Dear cousins,By Philip Dominguez Mercurio
I recovered all the e-mails you sent me and pasted it onto Notepad and printed it out at work. 33 pages. It reads like a literary novel – a diary of correspondence.
Very interesting -- humbling even -- the stories. Some of them troubling, but you were able to pull through and that indeed is amazing. I don’t think I would have been able to pull through if I were in your position. Your issues make our problems trivial, even stupid. Basic needs are issues in your lives and though we don’t have such issues, it’s sad we still have problems in our lives. I’m happy that with all that you guys have gone through and are still going through you’ve never lost hope and were led in the right direction.
Now, in relation to the balikbayan boxes, I am happy that you enjoyed the contents. Personally, I didn’t think it was impressive and that’s why, hiya ako when hauling it off to the Philippines. The fact that you were happy with them though made me pleasantly surprised.
Of course, seeing your reaction to the box makes me wonder what your impression about the United States of America is. Based on the box, it really does seem like some magical place where angels bring boxes of goodies to the lowland like Santa does every 25th of December. You guys consider the Philippines as an abysmal, desolate place of political carnage, a train filled with desperate and unfortunate people on a break-less path straight into the rock-hard fist of an enormous mountain. And knowing your position, as of now, you’re right to believe that’s so.
Here in America, though the basic needs of most people are met. There are no brownouts on a regular basis - the water system is fantastic - highways lead you to all parts of the country - and jobs are relatively plentiful all around. For basic sustenance - America is fine.
However, not everything that glitters in America is gold. Beautiful postcards of San Francisco show a picturesque scene of cable cars but a block away from the cable car turnabout people beg in the street, folks line up along soup kitchens and those in raggedy clothes push shopping carts filled with plastic bags. In Tennessee, where your Auntie lives, Wal-Mart may have low, low prices but just down a couple of streets, trailer parks exist where clothes hang outside to dry, trash is strewn on neglected lawns and the road not only has potholes but isn’t even paved. And in the city of Brotherly Love, known for the Liberty Bell and Independence Hall, places just north of there look like Afghanistan. Vacant lots piled with trash and abandoned cars abound while the row houses that are still up are either boarded up or have only half or a third of their original structures remaining.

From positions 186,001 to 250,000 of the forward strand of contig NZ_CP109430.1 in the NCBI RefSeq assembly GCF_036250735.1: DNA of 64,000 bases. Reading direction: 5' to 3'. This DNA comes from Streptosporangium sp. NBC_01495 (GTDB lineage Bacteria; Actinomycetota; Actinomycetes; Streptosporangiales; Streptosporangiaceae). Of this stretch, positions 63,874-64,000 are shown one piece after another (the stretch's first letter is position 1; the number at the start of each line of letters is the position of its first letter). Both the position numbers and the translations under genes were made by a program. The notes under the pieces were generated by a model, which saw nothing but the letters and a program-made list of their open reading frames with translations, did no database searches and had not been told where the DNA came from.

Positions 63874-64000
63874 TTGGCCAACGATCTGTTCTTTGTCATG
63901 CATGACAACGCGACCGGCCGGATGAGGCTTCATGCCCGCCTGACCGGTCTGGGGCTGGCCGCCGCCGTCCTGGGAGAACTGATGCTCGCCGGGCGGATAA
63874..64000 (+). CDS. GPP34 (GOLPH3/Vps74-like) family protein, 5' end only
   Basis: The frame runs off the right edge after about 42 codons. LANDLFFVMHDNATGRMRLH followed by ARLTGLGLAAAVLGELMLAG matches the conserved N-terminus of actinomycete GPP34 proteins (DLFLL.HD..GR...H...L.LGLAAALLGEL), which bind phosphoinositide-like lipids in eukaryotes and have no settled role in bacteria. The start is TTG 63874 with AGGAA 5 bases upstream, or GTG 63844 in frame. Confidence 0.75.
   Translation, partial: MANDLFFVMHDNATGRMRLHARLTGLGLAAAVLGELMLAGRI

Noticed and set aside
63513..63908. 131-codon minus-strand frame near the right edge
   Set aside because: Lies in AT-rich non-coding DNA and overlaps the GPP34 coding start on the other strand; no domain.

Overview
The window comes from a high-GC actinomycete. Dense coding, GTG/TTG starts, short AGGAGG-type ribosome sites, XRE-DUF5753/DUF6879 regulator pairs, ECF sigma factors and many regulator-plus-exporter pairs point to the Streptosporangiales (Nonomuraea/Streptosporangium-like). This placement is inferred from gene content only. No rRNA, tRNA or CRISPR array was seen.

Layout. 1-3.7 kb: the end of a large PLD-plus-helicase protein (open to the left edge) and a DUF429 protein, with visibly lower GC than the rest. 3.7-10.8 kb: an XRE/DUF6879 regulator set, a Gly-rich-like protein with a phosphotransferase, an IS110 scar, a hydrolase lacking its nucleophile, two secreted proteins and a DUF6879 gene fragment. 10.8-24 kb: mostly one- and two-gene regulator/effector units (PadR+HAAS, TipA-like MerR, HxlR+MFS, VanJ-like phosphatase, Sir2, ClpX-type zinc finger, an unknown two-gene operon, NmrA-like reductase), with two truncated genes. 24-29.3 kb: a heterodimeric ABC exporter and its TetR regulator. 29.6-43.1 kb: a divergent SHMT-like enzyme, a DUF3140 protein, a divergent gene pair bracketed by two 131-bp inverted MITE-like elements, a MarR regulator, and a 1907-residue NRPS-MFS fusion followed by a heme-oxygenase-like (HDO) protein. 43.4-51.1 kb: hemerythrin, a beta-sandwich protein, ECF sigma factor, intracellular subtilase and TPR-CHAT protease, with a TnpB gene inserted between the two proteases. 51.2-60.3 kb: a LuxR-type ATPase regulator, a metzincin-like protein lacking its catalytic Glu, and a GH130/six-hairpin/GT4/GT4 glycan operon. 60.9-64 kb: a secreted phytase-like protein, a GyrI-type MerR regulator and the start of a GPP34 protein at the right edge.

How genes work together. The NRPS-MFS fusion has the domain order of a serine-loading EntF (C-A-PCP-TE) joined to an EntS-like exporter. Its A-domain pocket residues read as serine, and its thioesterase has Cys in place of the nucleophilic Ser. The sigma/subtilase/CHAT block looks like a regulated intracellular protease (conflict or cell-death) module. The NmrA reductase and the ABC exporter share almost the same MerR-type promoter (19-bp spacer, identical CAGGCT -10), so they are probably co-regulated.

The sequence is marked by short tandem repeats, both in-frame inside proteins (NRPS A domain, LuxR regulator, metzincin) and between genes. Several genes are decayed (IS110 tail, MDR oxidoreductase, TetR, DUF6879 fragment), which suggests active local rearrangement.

Britney Spears and Jennifer Simpson are those who we export to the world but believe it or not, most of the people living in their hometowns do not look anything like them. Two-thirds of the country is overweight and even worst one-third of them are considered obese. Sometimes whole families from the grandparents to the grandchildren could be seen overweight in your local store. If it’s not hunger that’s killing Americans, it’s all the other aliments caused by obesity like diabetes to heart diseases. However advanced the United States is in freeway infrastructure from Los Angeles’ multiple highways to Atlanta’s multilane freeways, it hasn’t cured us from hours of disabling traffic. And understanding your impression of America, maybe you think malls in America would be 10 times more impressive than yours. I wish. We’d all be lying if we told you that much of the stuff filling those balikbayan boxes came not from warehouse-like complexes but from impressive glittering mega-malls better than those in the Philippines. If they are, let me tell you - they’re lying.
This is the America that those on in the outside world may not see. Of course, there are some parts of the United States that are indeed wealthy and even a few which are healthy but the fact that parts of Detroit and Washington D.C. resemble Third World countries and one-eight of the people in New York City have diabetes may surprise you. These are usually hidden secrets only exposed when mortifying catastrophes occurs like in New Orleans when even development starts showing signs of the undeveloped.
Now, I’m not trying to discourage you from coming here. Even with all that, relatively speaking, America is in much better shape than the Philippines or a good chuck of the rest of the world. But at least we haven’t given you false hopes about America. - PDM
See this article,"Dear Cousins," in Philippine News. Click here.